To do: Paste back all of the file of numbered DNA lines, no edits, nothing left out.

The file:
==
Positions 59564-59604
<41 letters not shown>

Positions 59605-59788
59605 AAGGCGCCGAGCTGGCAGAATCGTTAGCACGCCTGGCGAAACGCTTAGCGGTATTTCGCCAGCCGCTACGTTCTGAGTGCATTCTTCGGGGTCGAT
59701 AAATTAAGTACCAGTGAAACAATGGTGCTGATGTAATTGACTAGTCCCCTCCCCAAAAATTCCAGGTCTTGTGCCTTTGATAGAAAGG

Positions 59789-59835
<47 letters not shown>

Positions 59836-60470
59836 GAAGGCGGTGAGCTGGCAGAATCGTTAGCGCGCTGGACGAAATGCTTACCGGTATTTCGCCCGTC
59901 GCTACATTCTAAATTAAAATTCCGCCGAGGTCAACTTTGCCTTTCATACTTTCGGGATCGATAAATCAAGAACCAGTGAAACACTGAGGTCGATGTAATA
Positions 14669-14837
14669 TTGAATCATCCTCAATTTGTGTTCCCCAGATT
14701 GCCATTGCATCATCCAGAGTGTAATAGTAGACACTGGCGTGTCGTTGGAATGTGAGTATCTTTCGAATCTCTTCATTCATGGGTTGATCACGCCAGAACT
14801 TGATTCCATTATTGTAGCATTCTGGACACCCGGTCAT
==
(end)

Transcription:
Positions 59564-59604
<41 letters not shown>

Positions 59605-59788
59605 AAGGCGCCGAGCTGGCAGAATCGTTAGCACGCCTGGCGAAACGCTTAGCGGTATTTCGCCAGCCGCTACGTTCTGAGTGCATTCTTCGGGGTCGAT
59701 AAATTAAGTACCAGTGAAACAATGGTGCTGATGTAATTGACTAGTCCCCTCCCCAAAAATTCCAGGTCTTGTGCCTTTGATAGAAAGG

Positions 59789-59835
<47 letters not shown>

Positions 59836-60470
59836 GAAGGCGGTGAGCTGGCAGAATCGTTAGCGCGCTGGACGAAATGCTTACCGGTATTTCGCCCGTC
59901 GCTACATTCTAAATTAAAATTCCGCCGAGGTCAACTTTGCCTTTCATACTTTCGGGATCGATAAATCAAGAACCAGTGAAACACTGAGGTCGATGTAATA
Positions 14669-14837
14669 TTGAATCATCCTCAATTTGTGTTCCCCAGATT
14701 GCCATTGCATCATCCAGAGTGTAATAGTAGACACTGGCGTGTCGTTGGAATGTGAGTATCTTTCGAATCTCTTCATTCATGGGTTGATCACGCCAGAACT
14801 TGATTCCATTATTGTAGCATTCTGGACACCCGGTCAT